IL divorce lawyerToday, the divorce rate for individuals over the age of 65 is three times what it was in 1990. There are many different factors that contributed to this rise in “gray divorces,” such as Americans living longer and a reduced social stigma around divorce.

Couples who divorce at later stages in their lives have very different needs and considerations to make than younger couples. One big difference between these divorces and divorces among couples in their 20s, 30s, and 40s is that usually, couples over 50 no longer have minor children and thus, do not need to develop parenting plans or create child support orders. This does not mean their divorces are any less complicated than divorces between parents of young children, just that they are different. Below are a few important issues that older divorcing couples face.

Your Retirement Plans

Your retirement accounts are marital property, which means they are subject to equitable distribution in your divorce. The court will likely divide your retirement accounts through a qualified domestic relations order (QDRO), which ensures that an alternate payee, the spouse whose name is not on the account, receives his or her fair share of its contents.

Changing Your Estate Plans

...

Posted on in Divorce

IL divorce lawyerWhen a marriage ends, both partners can feel a sense that their identities have changed. This can be especially true for individuals, usually women, who chose to change their surnames when they married. Changing your name after your divorce is a personal choice. There are as many valid reasons to change your name as there are reasons to keep it, just like there were when you first married. Think about the following reasons why others choose to keep or change their names after divorce to determine the right course of action for yourself.

Reasons Why Divorced Women Keep Their Married Names

For many people, changing their last name to their spouse’s when they marry is not “taking” the spouse’s name, but creating a new family with the new surname. An individual with this mindset might choose to keep his or her married name after divorce because to him or her, it is as much his or her name as it is his or her former spouse’s name.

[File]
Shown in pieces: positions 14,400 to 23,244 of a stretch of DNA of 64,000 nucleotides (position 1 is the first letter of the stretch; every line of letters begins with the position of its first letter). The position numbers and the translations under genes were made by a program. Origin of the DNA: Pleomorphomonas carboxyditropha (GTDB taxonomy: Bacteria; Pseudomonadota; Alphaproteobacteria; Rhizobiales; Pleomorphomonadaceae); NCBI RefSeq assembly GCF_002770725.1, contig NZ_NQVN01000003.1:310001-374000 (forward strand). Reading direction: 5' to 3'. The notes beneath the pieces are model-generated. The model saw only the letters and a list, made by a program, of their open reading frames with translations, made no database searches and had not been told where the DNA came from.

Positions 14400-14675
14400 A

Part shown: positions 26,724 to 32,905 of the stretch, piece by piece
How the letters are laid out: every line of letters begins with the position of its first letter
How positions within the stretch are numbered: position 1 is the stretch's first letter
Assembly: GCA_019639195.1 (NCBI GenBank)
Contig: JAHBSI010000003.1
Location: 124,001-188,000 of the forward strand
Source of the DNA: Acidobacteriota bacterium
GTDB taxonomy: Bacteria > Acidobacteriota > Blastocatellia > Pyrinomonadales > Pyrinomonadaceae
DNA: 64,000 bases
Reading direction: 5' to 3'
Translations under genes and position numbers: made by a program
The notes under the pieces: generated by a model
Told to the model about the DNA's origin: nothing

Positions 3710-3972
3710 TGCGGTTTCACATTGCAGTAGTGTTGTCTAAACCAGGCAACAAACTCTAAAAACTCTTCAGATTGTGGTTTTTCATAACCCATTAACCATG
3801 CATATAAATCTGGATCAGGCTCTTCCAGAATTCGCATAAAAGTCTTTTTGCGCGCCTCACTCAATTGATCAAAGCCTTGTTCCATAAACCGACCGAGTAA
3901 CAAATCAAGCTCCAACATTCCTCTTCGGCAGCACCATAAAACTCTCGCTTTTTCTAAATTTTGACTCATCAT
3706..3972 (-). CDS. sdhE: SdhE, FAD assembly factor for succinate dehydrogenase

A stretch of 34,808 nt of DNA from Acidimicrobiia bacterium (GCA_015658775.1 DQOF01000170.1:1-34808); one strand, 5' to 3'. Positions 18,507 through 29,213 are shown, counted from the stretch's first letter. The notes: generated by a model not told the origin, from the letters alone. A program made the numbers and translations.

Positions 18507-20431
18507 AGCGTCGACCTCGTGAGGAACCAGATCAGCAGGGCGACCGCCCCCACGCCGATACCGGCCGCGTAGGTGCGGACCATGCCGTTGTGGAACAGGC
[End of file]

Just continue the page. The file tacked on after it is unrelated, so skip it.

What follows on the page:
Other divorced individuals keep their married names for more practical reasons. These include:

  • Having the same name as their children;
  • Keeping the name under which they established themselves professionally; and
  • Avoiding the legal complexities of changing their name on all their documents, like their passport and driver’s license.

Reasons Why Divorced Women Change Their Names

...

Illinois divorce lawyerSome couples believe they should hold off on their divorces until their children are grown. It can be easy to see why a couple would think this way – divorce can be stressful for children, having a parenting plan means the children do not get to see both parents every day, both parents have to face the stresses of parenting individually, and when one parent finds a new partner, conflicts can arise and create wedges within the family. These are all legitimate challenges divorced couples face, but none of them are a good reason to forgo exiting an unhealthy marriage until one’s children are adults.

Why? Because when a marriage is marred by constant conflict, divorce is the healthiest solution for every member of the family. In fact, it is better for children to experience a divorce and grow up with healthy, functional parents than it is for them to grow up in “intact” families where fighting and stress are the norm.

Constant Exposure to Conflict Is Unhealthy for Children